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How to dispose of your old smoke alarm

The two types of residential smoke alarms that are most commonly used in the United States are ionization and photoelectric. Photoelectric-type smoke alarms contain a very tiny amount of radioactive material.  Combination smoke alarms, which contain both ionization and photoelectric smoke sensors, also contain a very tiny amount of radioactive material.  Although some state regulations allow you to simply throw these smoke alarms in the trash, you will still need to remove the batteries from the alarm.

How to tell if your smoke detector contains radioactive material: 

If a smoke detector contains radioactive material, it is required by law to have a warning label on the body of the smoke detector.  The label is usually located at the “top” of the detector, facing the mounting base that attaches to the ceiling or wall.  Remove the smoke detector from its base, and look at the label.  A typical label might read:

This product is designed to detect products of combustion using ionization technology.  It contains 0.9 microcurie of Americium 241, a radioactive material

The label may have the international symbol for radiation on the label.

International Radiation Symbol

If a smoke detector does not include either the warning or the radiation symbol on the label, and if there is no evidence that the label has been removed or destroyed, it is safe to assume that the device does not contain any radioactive material.  If the label has been removed or destroyed, it is best to treat the device as if it is an ionization unit, and dispose of it as described below.

Here are the three ways to dispose of your smoke alarms:

  1. If allowed in your area, remove the batteries and wrap the unit in newspaper.  You then are able to throw the smoke alarm in the trash.*
  2. If accepted in your area, take to a local Recycling Center, or take to a Hazardous Material Waste Center.*
  3. Ionization smoke alarms and combination smoke alarms can be sent back to the manufacturer.  They have the proper equipment to safely dispose of the smoke alarms.
*Please check with state or local municipal or household hazardous waste authorities. 
Caution: Ionization smoke alarms should never be opened.  If you are unable to get the batteries out of the alarm without opening it, please use option 2 or 3.

For more information on the proper disposal of smoke alarms please refer to one of the sites below or check with your state or local authorities.

U.S. Fire Administration

EPA

smoke alarm detector

 

How can I prevent copper thieves from wreaking havoc on my business?

As a business owner every part of your business is something that you have worked hard for and take great pride in.  With that being said, then why do you wait until it’s too late to protect your most valued possessions?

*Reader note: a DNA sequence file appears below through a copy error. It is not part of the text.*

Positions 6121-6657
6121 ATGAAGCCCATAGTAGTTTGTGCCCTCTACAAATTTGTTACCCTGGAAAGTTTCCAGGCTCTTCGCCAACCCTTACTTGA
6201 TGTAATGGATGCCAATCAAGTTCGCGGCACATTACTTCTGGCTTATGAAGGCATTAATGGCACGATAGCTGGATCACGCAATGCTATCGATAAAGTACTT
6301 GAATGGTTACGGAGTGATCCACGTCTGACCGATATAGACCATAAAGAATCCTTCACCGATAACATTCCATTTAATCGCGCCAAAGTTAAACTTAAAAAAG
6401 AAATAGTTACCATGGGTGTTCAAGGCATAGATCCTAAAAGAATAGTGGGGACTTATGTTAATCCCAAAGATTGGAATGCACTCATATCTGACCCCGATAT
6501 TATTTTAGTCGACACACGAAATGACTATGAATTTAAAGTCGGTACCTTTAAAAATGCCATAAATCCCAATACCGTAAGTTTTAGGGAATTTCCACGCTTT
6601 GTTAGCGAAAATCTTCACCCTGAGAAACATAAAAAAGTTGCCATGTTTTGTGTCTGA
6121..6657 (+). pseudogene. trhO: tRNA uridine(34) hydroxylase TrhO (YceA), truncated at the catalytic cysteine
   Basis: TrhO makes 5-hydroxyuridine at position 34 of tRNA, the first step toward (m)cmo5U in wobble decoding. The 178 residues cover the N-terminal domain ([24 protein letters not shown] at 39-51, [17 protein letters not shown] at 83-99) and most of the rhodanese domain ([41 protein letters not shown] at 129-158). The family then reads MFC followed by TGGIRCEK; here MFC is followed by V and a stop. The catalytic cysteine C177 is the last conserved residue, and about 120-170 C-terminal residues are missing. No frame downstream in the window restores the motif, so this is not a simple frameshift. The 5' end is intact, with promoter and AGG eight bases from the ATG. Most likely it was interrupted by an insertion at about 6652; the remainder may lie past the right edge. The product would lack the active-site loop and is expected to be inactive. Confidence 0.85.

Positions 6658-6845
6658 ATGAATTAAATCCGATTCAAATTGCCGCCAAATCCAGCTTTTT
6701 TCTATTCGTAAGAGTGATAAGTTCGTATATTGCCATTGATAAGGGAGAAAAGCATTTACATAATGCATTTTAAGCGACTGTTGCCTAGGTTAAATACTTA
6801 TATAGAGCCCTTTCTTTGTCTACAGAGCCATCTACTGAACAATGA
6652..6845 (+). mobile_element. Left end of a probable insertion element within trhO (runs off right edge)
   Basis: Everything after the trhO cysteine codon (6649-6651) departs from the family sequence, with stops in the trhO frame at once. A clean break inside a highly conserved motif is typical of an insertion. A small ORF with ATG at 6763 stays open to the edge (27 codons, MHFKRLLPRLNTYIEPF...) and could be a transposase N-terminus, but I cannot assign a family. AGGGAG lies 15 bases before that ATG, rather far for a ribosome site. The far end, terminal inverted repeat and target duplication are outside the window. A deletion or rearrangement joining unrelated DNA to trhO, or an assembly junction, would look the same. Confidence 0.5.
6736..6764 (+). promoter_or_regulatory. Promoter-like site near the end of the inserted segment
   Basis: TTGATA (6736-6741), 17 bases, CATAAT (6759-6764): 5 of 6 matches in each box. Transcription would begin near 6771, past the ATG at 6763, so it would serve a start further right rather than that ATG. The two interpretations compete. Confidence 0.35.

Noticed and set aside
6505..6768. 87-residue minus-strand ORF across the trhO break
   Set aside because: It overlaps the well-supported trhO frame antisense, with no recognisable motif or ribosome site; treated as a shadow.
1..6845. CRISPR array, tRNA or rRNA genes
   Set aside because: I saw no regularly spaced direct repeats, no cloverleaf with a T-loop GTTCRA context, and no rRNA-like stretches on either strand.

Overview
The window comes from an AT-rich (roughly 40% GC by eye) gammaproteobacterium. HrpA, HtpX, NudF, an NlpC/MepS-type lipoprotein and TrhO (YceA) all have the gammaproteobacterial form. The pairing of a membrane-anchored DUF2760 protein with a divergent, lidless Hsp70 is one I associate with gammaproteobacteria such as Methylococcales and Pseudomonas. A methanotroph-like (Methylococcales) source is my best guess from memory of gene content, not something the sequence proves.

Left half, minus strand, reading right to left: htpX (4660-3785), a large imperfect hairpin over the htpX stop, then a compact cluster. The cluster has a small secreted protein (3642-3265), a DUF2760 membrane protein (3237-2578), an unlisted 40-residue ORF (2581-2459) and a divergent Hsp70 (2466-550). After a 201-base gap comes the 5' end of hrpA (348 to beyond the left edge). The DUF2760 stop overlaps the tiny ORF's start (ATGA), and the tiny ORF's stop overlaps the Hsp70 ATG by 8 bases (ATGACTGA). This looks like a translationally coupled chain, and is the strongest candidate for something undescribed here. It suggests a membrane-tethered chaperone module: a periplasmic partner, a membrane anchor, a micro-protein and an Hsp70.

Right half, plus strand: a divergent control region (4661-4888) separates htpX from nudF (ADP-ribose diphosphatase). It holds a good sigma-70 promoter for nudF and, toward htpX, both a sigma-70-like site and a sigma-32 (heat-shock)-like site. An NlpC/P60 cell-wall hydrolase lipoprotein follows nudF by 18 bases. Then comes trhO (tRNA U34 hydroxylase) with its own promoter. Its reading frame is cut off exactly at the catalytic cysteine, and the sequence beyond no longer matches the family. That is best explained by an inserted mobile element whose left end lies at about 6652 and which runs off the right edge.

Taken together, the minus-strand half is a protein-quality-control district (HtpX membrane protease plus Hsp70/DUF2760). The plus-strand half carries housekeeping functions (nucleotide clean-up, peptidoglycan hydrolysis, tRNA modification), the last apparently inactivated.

Dave, a small business owner from Cincinnati Ohio, just asked me the same question after thieves wreaked havoc on his business by taking all of the wire, copper, and air conditioning unit from the fenced in area in the back of his building.  Lucky for Dave one of his employees caught the thieves and they were taken into police custody.  However, the damage had already been done to his business as well as several other business in the area and now these business will be spending thousands of dollars to fix, replace or repair what it only took minutes for someone to destroy.

The would be copper thieves are not just hitting small business either.  They are also targeting churches, hotels, farms and schools.  In the recent past, one Alabama church had its air conditioning units stolen twice in 10 days. Each time, thieves got about $300 worth of copper, and the church had to pay more than $3,000 for replacements. A church in Detroit, Michigan, spent more than $50,000 to replace heating, ventilation, and air conditioning (HVAC) units damaged by copper thieves.

At this point your probably asking yourself how you can prevent or detour this from happening to your business right?  Well there are several solutions.

1)  If your business has an outside storage area like Dave’s make sure that the area is well light.  I know that seems obvious, but most thieves think if there is a risk of them being caught they will move on to another business that they may not be caught as easily.

2) Make sure that the exterior of your building has a security camera system.  If thieves should wreak havoc on your business you need to make sure you have something of forensic evidence to give to the authorities.

3) Have your alarm company install a motion sensor on your air conditioning unit so if it is being tampered with an alarm will sound and the police will be dispatched right away. Plus the would be thieves are likely to leave without your air conditioner if the alarm sounds instead of trying to continue stealing it.

4) Make sure your tools, ladders and step stools are placed inside the building each night.  You don’t want to make it easier for the thieves to have access to your assets.

If you would like to talk more about protecting your business from would be thieves wreaking havoc on your business talk to your safety coordinator or call American Fire & Security at 877-237-8918.

Stay Safe!

The Security Girl

The destruction left behind by copper thieves.

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